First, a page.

What is the difference between an accountant and a bookkeeper?

As a mental healthcare professional dedicated to your own practice, you’re probably more familiar with your session notes than with financial records. And while there are a lot of resources out there dedicated to helping you become a financially literate small business owner, many are happy to convince you to turn to expensive accountants who know little about how private practice works.

When growing your own small business, you’ll often hear the importance of hiring financial aid in the form of a bookkeeper or an accountant. However, the differences between these two roles are discussed far less often, or can just be downright confusing! As you build and maintain your practice, it’s important to learn the differences between the two in order to identify which you should hire and when. Outsourcing financial tasks can be enormously beneficial to your private practice, not to mention your stress levels as a therapist. You only have so much time in a day!

There are some key differences to how bookkeepers and accountants operate. Though the role is often chalked up to “someone who keeps your books”, a bookkeeper actually handles a variety of important tasks for your business. Some of these include:

  • Keeping a ledger of all monetary transactions
  • Tracking your budgeting and spending against quarterly or annual budgets
  • Flagging inconsistencies in your financial records
  • Reconciling expenses and verifying receipts
  • Managing accounts payable (bills you owe) and accounts receivable (bills you are owed) documents
  • Invoicing clients and conducting payroll

While the bulk of a bookkeeper’s role is to maintain the ledger of transactions, on the whole, they keep track of all the money coming in and walking out the door. Depending on how large your practice is and how many transactions you’re dealing with on a day-to-day basis, your bookkeeping needs can vary largely.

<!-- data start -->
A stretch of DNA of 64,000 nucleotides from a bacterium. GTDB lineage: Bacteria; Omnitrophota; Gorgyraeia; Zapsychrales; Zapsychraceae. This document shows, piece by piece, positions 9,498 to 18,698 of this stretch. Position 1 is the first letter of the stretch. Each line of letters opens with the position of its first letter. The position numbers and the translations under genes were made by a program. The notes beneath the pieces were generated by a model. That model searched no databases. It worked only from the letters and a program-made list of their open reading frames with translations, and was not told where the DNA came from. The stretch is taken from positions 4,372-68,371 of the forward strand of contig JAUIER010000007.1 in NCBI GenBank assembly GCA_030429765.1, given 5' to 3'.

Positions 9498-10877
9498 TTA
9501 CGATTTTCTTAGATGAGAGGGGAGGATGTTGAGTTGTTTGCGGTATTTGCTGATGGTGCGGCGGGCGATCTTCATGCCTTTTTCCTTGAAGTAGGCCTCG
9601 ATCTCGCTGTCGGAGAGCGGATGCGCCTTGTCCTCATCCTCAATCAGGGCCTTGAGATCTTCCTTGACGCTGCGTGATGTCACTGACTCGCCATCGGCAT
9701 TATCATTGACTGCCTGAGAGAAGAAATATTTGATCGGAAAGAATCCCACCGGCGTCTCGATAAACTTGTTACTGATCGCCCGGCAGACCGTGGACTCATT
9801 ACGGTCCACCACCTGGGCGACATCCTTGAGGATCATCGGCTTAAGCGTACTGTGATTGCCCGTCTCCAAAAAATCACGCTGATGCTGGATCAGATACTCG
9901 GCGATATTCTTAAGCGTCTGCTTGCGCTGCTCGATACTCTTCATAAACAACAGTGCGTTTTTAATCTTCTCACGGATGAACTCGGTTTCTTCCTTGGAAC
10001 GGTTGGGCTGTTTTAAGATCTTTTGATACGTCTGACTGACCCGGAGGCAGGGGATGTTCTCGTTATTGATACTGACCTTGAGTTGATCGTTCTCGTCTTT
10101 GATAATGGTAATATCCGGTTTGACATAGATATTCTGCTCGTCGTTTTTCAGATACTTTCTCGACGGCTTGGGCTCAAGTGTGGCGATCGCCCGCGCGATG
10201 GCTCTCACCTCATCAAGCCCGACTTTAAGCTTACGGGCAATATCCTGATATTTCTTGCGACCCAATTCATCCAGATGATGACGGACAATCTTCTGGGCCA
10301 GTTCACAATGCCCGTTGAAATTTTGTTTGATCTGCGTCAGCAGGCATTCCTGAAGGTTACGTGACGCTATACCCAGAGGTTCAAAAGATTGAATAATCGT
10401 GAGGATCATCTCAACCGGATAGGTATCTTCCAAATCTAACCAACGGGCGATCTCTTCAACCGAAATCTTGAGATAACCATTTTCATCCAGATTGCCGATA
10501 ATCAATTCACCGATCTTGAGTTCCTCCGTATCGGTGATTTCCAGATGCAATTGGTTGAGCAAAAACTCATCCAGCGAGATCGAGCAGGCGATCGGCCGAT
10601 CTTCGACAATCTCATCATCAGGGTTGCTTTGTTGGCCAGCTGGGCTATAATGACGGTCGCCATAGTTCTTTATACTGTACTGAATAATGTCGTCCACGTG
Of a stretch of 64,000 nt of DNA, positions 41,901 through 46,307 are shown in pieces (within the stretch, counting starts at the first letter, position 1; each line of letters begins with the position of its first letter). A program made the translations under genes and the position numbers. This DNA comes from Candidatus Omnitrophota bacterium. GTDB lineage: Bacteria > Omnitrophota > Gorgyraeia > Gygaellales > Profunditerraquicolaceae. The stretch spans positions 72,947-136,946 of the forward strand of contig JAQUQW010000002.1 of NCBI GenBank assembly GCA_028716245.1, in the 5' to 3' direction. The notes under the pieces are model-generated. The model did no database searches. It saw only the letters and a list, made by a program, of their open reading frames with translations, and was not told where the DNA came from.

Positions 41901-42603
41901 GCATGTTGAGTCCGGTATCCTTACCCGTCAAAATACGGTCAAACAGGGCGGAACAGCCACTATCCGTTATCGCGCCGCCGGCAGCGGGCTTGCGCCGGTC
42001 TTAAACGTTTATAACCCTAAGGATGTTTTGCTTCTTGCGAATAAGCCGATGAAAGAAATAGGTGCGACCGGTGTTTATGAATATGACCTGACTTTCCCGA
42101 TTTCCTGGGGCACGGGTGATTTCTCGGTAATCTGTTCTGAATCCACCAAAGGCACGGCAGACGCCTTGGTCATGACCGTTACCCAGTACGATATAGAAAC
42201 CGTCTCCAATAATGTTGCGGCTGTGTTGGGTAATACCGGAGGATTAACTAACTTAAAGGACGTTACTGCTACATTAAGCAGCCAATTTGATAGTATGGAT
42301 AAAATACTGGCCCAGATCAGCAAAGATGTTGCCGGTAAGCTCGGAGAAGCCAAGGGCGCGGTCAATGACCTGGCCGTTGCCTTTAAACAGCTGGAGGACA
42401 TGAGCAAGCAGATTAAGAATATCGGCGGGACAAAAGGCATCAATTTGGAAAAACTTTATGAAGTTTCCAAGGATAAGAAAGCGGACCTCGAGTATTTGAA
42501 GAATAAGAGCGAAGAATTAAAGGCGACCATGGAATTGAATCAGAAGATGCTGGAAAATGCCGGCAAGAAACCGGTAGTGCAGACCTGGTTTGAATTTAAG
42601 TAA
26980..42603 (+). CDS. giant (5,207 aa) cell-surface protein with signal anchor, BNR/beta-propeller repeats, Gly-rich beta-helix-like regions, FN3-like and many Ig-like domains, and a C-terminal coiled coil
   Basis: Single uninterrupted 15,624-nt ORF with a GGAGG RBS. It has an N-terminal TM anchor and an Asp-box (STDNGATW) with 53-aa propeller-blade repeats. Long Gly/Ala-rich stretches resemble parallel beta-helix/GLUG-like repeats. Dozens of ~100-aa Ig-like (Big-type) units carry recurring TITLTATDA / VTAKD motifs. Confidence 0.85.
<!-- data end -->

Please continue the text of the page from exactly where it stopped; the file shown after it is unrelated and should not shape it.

Meanwhile, accountants typically take the above information, whether put together by you or a bookkeeper, to offer you more of a big picture or long-term financial view of your practice. They can be immensely helpful for planning your practice’s financial future, and should be your go-to for tax filing. An accountant’s tasks can include:

  • Preparing financial statements for your practice or small business
  • Filling out and filing tax returns
  • Evaluating the operational costs of your practice
  • Understanding long-term financial decisions
  • Making financial suggestions where necessary

With a better understanding and delineation of these roles and responsibilities, you can make an informed decision about where you need financial help within your practice in order to achieve success. At Heard, we offer both bookkeeping and accounting services in one, with financial consulting that fulfills all of your needs as a private practice therapist. We are dedicated to making the financial health of your practice successful, and look to specifically support clinicians with their small businesses.

Heard is a bookkeeping and tax platform for therapists, intended to ease the financial burdens of mental health therapy services and track the financial health of your practice. Schedule your first consultation at joinheard.com.

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